Such experiences make for a lonely life sometimes, surrounded by modern humans and our mechanical aptitudes, but I’m not sure that convenience and modern “necessities” are worth the cost of losing ancient knowledge and know-how. Anyway, as I begin to look around, I’m not so sure how alone I am in my obsolescence.

 

It is hard to describe and perhaps even harder to understand, but watching the shavings pour out of the top of the planer when I do get it right is a memory that is seldom made when working with modern tools. I am asked, “Why bother!?” and to that question I must answer, “To ask that is to not understand the answer.” The experience is not mystical, but is necessary. It is not obsolete, but essential.

 

The Choices We Make

 

choices

When I chose to get a dog from the pound about five years ago, little did I know of the ritual that would soon become my life. Every morning up at 5:30 and after the coffee cup hits the coffee table for the final time, a nudge (toy in mouth) and off we go for our morning walk. In the afternoon after work another walk, work in the woodshop or in the garden, and some playing in the yard until it is time to eat. Then, off to the favorite bed she goes watching the house from her favorite perch.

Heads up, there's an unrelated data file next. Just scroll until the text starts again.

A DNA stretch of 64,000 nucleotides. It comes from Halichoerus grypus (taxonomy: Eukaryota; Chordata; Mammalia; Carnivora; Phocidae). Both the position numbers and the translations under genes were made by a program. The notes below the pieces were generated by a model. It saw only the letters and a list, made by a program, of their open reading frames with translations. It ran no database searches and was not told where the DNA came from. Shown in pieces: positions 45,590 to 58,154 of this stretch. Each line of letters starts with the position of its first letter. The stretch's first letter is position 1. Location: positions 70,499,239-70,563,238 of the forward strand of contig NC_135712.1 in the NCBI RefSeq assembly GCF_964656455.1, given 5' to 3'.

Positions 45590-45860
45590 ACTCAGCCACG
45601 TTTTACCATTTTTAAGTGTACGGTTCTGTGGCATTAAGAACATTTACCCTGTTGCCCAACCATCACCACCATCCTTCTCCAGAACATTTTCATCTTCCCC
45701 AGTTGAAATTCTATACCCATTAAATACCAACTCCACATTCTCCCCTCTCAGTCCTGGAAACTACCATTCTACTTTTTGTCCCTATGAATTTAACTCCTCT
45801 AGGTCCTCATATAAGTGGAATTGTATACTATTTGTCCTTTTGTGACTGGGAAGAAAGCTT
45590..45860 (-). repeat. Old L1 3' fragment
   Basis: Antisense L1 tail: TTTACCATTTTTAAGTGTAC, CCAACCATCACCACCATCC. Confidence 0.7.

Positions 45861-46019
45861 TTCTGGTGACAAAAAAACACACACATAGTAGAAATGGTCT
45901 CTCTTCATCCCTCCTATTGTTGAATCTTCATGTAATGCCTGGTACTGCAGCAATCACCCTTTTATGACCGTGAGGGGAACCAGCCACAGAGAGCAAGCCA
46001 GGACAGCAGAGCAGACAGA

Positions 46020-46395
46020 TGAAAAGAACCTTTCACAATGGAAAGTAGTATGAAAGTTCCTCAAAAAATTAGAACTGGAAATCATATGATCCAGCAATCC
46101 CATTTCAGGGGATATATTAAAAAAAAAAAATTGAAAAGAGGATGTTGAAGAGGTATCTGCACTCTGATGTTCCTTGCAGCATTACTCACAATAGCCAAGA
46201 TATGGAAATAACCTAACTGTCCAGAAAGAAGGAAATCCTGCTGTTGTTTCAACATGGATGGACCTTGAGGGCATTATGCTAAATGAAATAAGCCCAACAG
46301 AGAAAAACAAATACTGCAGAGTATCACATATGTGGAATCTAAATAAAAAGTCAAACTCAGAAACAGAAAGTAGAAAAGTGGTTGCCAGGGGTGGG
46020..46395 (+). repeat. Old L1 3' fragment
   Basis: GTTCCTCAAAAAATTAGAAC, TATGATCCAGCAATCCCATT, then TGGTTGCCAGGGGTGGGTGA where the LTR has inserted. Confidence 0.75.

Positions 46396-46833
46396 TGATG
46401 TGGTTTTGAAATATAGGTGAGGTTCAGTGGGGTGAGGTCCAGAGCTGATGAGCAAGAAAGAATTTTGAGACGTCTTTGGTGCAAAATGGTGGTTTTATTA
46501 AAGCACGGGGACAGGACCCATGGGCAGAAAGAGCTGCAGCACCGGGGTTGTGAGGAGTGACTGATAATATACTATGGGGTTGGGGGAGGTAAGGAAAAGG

The choice to get a dog from the pound has obvious implications. My life has changed, but so has hers. I made a choice, and that choice has brought me as well as my dog a great deal of happiness. These are the choices we make, and we continually make. Other choices that we make do not always have obvious implications.

When I choose to go to the grocery store (the walk of shame as I call it), or to buy something at the local hardware store the choices we make there also have implications. However, those implications are not always as clear as bringing a dog into your life. There are animals that pay a high price for the choices we make. We make choices for many reasons, but those reasons should always be clear to us as well as the consequences of the choices we make.

An easy choice is not always the right choice, and those choices that we deem as difficult should not always be difficult. We can choose to do the right thing, but to simply do the right thing takes time, it is a habit that we must acquire. I believe that most of us know what the right choice is but are often tempted by the easy and swayed by the convenient. Our choices become others and not our own.

Perhaps it’s time to take our choices back, but this too is a choice; at least for now.